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Digital Music Boosts Music Industry Growth

· December 16, 2019

While we often hear about the so-called “value gap”, the music industry’s own revenue figures reveal another story, they show healthy rises in revenue. CCIA’s new research paper highlights that, contrary to some popular beliefs, the Internet does not appear to have undone record labels and collecting societies. Furthermore, the Internet enables new business models for creators and the emergence of a broader range of artists and music intermediaries. Last but not least, consumers have more choice than ever before.

Have these benefits come at the expense of legacy music players, such as major labels and collecting societies? 

For the fourth consecutive year, the global recorded music industry grew in 2018. Since 2014, music collections have grown continuously, with global income rising by 26.8% between 2014 and 2018.

We revisit data from major record labels and collecting societies surveyed in 2017 to study developments in the intervening two years. This shows a lasting trend of growth for legacy music industry players, is driven by digital services. 

The International Federation of the Phonographic Industry (IFPI), representing the recording industry worldwide, reported in its Global Music Report 2019 that the market grew by 9.7% in 2018. Streaming revenue grew by 34% (29.2% in Europe) and accounted for 46.9% of global revenue, driven by a 32.9% increase in paid subscriptions.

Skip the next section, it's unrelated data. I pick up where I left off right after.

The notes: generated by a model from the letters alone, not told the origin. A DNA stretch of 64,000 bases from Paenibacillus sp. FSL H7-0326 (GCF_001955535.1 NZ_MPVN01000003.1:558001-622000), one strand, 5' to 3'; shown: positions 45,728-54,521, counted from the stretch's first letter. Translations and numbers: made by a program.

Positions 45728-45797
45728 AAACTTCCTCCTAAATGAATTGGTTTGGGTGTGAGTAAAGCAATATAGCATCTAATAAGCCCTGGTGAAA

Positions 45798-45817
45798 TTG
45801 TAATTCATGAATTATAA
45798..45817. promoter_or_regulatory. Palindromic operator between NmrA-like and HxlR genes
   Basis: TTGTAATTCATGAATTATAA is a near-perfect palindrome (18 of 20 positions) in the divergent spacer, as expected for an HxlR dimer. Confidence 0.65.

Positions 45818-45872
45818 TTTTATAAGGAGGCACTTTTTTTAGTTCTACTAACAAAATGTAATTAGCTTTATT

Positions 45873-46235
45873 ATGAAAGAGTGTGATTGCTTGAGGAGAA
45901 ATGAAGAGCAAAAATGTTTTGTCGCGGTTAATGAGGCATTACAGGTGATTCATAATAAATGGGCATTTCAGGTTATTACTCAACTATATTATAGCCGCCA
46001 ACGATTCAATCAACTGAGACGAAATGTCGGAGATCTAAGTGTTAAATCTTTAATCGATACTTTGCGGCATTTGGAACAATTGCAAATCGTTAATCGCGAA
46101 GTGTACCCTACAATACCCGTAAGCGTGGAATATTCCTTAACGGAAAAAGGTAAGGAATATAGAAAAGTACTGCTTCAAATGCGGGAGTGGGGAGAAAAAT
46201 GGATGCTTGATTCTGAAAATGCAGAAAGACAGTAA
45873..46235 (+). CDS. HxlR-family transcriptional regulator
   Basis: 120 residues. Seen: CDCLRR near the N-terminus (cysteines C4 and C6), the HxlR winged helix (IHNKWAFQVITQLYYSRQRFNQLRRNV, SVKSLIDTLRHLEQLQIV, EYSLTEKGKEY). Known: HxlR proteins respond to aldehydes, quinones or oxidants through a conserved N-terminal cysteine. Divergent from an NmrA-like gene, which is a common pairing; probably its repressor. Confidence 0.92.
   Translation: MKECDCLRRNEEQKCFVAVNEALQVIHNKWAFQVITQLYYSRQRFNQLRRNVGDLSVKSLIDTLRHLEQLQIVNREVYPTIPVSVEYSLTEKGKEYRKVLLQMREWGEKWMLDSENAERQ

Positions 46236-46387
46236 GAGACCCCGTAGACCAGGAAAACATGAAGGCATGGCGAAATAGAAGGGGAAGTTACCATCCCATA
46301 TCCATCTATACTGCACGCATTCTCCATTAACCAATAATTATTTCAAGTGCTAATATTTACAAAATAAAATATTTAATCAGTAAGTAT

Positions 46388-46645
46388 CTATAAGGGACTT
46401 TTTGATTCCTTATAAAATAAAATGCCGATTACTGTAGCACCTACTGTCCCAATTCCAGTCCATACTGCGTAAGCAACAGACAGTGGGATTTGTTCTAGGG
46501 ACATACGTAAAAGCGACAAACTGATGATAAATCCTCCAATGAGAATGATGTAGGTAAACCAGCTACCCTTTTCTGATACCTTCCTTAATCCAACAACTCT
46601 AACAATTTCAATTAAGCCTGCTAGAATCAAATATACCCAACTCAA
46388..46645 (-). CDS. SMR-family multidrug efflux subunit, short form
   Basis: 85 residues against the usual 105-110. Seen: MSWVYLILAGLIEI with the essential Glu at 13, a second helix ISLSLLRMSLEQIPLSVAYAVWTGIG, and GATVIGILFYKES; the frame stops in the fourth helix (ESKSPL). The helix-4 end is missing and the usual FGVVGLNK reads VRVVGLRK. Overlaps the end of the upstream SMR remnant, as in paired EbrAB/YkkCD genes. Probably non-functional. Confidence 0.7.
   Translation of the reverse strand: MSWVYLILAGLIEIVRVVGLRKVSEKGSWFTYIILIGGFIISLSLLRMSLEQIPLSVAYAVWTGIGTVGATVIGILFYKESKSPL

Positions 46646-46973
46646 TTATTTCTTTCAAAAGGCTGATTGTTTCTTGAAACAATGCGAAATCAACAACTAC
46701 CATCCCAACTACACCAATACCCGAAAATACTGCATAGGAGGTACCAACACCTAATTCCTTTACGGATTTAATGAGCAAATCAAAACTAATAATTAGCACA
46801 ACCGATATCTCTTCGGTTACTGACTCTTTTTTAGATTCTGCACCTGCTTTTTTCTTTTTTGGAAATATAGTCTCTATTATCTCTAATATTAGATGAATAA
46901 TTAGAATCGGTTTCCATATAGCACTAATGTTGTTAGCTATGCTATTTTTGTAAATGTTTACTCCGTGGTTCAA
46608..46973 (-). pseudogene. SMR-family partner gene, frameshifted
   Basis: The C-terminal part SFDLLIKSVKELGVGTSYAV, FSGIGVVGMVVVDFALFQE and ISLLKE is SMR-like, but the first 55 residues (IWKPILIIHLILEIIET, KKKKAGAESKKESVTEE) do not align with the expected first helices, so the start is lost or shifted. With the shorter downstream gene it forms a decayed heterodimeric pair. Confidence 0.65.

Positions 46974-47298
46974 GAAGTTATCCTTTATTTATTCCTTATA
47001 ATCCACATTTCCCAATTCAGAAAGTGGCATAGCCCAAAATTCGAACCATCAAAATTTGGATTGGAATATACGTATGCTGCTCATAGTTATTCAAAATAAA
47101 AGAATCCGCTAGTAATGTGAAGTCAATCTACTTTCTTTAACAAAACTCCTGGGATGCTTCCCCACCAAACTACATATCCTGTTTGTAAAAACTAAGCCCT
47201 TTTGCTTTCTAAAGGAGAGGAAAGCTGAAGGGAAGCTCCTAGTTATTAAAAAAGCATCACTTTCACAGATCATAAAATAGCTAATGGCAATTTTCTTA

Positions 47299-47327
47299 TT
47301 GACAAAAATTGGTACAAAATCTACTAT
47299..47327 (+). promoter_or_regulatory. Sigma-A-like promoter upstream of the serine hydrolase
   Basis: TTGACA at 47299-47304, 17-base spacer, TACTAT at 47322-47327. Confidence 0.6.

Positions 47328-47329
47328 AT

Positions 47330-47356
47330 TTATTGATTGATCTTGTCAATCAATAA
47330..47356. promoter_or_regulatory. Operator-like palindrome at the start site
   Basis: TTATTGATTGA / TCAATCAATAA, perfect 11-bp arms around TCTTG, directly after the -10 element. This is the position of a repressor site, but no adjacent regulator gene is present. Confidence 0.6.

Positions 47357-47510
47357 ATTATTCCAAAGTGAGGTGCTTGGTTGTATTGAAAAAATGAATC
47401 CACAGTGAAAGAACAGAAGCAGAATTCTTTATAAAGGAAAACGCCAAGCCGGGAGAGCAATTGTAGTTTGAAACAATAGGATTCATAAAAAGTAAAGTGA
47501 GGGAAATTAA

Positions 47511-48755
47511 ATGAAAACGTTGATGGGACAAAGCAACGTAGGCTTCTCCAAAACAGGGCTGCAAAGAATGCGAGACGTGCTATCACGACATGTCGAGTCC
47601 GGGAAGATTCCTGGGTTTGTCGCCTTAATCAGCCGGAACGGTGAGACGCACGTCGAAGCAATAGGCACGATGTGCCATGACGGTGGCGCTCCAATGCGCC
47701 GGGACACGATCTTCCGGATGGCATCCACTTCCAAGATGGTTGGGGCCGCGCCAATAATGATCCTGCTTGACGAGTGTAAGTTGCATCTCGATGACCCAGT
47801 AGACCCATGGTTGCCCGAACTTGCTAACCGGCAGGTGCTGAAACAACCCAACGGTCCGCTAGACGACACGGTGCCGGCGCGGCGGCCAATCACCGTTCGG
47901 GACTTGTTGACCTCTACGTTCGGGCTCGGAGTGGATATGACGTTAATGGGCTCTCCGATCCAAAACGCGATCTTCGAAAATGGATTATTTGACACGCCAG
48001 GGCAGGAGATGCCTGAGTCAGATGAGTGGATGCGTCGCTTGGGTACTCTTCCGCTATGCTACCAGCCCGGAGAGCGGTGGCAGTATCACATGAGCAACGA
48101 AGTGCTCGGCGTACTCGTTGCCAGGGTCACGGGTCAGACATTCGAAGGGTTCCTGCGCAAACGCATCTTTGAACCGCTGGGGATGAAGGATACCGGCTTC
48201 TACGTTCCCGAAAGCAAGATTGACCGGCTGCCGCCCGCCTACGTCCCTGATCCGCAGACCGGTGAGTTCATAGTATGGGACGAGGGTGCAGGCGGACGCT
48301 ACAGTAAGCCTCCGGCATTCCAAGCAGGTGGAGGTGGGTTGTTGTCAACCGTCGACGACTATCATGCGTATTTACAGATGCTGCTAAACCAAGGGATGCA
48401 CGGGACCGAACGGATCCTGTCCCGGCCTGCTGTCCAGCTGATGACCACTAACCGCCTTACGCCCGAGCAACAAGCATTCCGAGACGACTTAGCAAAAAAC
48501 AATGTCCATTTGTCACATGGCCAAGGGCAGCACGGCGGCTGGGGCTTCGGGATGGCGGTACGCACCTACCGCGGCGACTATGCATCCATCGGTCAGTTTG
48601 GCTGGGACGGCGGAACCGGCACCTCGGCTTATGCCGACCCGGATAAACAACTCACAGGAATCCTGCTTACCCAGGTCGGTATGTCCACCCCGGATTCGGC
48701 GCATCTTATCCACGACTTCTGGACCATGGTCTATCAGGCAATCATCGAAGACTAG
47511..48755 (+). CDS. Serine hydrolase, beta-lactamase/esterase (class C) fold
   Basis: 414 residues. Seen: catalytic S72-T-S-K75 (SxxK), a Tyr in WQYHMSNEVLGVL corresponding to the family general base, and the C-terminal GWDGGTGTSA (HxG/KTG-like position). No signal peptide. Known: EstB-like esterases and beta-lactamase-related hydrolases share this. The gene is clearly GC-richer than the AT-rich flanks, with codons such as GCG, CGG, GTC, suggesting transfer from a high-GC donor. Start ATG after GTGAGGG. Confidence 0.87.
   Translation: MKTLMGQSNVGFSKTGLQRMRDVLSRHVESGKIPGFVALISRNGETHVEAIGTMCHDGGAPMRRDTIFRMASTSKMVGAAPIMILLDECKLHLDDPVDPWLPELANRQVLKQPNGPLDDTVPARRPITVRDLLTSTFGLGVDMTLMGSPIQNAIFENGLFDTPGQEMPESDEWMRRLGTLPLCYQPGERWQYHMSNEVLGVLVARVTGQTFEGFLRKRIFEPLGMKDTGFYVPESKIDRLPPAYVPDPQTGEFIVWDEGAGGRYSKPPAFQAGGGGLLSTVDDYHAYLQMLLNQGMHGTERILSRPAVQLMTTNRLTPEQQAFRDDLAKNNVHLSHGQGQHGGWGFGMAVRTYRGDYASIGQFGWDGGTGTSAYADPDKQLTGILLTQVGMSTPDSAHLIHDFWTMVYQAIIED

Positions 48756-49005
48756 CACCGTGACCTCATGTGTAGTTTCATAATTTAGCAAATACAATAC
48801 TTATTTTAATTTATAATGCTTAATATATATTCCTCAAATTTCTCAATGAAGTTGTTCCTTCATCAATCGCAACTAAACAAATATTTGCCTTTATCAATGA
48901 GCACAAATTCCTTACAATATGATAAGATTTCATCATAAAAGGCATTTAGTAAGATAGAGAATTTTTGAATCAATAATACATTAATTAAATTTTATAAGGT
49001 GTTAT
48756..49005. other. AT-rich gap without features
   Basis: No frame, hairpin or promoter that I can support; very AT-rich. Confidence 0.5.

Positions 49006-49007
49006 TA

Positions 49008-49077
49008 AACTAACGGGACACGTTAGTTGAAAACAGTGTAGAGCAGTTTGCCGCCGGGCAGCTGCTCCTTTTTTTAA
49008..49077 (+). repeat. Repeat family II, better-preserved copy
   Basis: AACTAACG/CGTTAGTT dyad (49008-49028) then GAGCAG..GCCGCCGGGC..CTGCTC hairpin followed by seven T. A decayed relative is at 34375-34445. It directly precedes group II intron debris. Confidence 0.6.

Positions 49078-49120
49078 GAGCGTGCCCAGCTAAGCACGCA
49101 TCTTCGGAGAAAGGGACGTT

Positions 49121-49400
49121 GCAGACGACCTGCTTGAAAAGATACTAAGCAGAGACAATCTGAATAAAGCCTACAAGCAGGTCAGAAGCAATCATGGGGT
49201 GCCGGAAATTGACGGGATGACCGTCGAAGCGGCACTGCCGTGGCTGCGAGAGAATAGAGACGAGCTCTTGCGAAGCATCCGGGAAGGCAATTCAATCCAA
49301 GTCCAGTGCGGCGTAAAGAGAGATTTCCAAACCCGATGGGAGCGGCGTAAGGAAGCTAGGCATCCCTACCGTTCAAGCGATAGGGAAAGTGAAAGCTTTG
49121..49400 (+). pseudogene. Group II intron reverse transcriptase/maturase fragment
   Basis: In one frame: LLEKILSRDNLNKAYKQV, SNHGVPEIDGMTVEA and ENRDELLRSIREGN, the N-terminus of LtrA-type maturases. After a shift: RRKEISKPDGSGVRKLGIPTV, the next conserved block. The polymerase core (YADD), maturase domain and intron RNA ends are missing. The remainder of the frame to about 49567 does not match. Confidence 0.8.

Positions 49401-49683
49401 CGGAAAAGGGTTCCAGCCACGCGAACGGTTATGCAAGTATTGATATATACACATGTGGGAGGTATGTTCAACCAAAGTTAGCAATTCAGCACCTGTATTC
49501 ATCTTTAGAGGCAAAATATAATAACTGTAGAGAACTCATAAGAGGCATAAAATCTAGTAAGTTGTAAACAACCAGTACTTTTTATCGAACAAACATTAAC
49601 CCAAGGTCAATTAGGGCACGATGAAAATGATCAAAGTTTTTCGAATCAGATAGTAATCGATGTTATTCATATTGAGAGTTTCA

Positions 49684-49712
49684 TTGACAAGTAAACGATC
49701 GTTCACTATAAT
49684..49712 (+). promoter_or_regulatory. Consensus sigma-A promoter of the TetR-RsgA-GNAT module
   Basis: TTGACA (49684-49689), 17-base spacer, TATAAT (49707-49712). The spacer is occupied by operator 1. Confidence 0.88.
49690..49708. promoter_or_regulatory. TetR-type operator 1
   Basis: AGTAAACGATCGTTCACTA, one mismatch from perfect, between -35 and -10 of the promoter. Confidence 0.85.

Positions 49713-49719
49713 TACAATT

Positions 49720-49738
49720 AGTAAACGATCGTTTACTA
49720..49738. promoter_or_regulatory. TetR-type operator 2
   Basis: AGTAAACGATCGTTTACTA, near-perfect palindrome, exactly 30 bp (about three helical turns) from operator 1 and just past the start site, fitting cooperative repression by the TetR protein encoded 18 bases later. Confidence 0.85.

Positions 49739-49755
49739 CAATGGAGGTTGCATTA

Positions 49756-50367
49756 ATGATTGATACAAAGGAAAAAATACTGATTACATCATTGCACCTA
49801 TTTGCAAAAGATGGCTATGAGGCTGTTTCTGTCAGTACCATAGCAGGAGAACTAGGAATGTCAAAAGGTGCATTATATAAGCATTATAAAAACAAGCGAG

Among the top ten music markets, Germany and France are the fourth and the fifth. In 2018, Austria was the market with the most impressive growth (20%), followed by Ireland (7.5%). The United Kingdom’s music industry also benefits from this trend. The UK music licensing company PRS for Music collected a record £746m on behalf of its members in 2018.

Music collecting societies’ collections increased by 1.8% globally between 2017 and 2018. This is the fifth consecutive year of growth. 

Since 2014, the global collections by CISAC, a global association of collecting societies, are up by 26.8%. This trend does not only touch the music industry as worldwide royalty collections for creators of music, audiovisual, visual arts, drama and literature also grew by 0.9%, reaching a record €9.65 billion in 2018.

European Union

DisCo is dedicated to examining technology and policy at a global scale.  Developments in the European Union play a considerable role in shaping both European and global technology markets.  EU regulations related to copyright, competition, privacy, innovation, and trade all affect the international development of technology and tech markets.